In my lifetime, the month of May has held significant meaning. 


When I was a boy, May marked the end of the school year. I can’t recall ever having to go to school after Memorial Day. It was a month of transition as we shifted up a class, a routine that continued until I graduated high school in 1966.


Despite my mother's insistence, college just wasn't the right fit for me. While I was enrolled as a student at SIU, my focus was elsewhere, spending most of my time playing billiards at the local pool hall. 


With a draft notice looming, I volunteered for military service. The decision wasn't solely financial, though reimbursing my parents for wasted tuition certainly played a part. I also had a desire to serve my country.


On September 13, 1966, alongside fellow Dongolians Wayne and Tim, I pledged my allegiance to protect the United States. The military offered structure and physical challenges that college didn't provide. Basic training at Fort Leonard Wood was followed by radio operator school at Fort Knox, where Morse code proficiency was essential.


Scraping by with a barely passing score of 9, I was assigned to a combat unit. Little did I realize the peril of being a radio operator in Vietnam. 


Most military missions are command and control. Take out the command and control the others. But all that communication is through the radio operator. He’s fairly easy for the enemy to identify. Just look for the fella with his antenna up in the air.


After radio school, I attended jump school at Fort Benning, but a ten-day bout with pneumonia put me way behind and sidelined my paratrooper ambitions. Instead, I found myself doing KP duty (aka “Kitchen Patrol”) at the Rangers training station, which was an enlightening and eye-opening experience.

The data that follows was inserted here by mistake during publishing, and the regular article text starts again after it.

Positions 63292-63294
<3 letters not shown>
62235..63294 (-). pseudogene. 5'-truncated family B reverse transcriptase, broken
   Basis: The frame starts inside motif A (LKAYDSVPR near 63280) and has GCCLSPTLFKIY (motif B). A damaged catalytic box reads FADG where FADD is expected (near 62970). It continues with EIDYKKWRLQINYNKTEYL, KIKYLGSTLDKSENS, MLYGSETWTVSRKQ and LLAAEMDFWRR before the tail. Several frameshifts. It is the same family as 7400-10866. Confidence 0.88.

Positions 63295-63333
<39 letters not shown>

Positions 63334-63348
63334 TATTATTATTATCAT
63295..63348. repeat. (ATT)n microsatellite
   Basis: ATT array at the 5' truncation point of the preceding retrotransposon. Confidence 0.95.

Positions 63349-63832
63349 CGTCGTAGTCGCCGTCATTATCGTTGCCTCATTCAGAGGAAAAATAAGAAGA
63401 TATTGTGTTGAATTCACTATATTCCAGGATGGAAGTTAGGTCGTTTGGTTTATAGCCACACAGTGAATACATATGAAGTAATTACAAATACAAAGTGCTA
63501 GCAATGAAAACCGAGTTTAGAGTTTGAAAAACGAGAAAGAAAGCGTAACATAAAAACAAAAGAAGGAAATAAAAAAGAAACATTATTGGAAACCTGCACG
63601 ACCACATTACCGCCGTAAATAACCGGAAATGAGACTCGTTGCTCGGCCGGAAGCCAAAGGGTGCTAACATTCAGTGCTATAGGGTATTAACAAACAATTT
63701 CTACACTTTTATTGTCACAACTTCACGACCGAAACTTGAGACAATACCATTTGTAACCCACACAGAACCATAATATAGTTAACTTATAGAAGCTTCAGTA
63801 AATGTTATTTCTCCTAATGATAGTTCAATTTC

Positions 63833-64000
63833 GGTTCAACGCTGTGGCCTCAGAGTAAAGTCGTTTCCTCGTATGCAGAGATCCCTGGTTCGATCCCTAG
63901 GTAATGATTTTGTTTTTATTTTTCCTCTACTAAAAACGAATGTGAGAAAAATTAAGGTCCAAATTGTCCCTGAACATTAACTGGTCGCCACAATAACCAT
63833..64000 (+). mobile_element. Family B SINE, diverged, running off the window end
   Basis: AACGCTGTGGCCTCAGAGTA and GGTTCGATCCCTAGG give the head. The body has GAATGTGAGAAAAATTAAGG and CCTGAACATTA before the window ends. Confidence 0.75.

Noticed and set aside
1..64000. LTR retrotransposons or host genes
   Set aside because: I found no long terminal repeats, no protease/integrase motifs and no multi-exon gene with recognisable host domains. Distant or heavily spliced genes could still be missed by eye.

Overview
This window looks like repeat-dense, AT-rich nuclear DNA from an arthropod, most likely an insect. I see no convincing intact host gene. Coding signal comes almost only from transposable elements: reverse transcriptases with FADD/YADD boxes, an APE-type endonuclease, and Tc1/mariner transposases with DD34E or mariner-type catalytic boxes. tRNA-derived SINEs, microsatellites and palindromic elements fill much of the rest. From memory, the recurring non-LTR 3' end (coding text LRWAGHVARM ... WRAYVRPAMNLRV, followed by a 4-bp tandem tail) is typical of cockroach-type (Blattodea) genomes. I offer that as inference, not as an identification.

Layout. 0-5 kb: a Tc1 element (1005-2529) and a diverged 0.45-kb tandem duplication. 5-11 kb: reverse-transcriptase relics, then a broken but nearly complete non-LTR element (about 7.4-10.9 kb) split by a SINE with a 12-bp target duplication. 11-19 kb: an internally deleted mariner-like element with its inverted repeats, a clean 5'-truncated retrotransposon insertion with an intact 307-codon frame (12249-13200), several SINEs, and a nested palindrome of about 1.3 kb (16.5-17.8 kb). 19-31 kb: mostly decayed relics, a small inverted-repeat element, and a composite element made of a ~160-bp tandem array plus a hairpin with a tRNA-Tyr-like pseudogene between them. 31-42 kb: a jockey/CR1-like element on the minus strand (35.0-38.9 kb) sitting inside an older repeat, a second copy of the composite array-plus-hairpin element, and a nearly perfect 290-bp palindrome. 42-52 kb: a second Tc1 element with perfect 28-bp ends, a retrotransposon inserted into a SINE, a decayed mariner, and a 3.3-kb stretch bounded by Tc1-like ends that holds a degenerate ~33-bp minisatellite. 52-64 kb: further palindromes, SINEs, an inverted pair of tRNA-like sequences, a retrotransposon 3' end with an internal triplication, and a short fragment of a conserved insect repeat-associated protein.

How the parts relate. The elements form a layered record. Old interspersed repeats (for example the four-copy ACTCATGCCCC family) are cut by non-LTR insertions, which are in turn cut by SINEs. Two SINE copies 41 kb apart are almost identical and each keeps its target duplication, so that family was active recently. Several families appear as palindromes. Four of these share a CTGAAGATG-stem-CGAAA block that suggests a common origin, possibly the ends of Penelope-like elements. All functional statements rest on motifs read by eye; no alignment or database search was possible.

With orders for Vietnam, I returned home for 30 days.  During that time, a local businessman by the name of N.A. Lukens told me about the exciting advancements in air conditioning. Little did I know how that conversation would change my life.


On May 4th, 1967, I began my year-long service in Vietnam. 


Yes, May has been a significant month in my life. And it’s about to be important for a whole new group of young people. 


To the graduating class of 2024, I say... you are surrounded by an abundance of opportunity. Don’t let it slip away. Southern Illinois, in particular, offers a wealth of prospects - many of which don't necessitate a college degree.


Consider the trades. Learn a craft. Work as an apprentice or job shadow someone in the industry. We can always use more welders, plumbers, electricians, and (of course) HVAC technicians. 


Invest in yourself. Don't wait for somebody else to invest in you. Be proud of what you do and how you do it. Deliver on your promises every day.


Oh, and attitude is everything.


So... what opportunity will you seize today?


Be well. Stay well. Thanks for readin’.


Francis Pass


P.S. – Congratulations Class of ’24.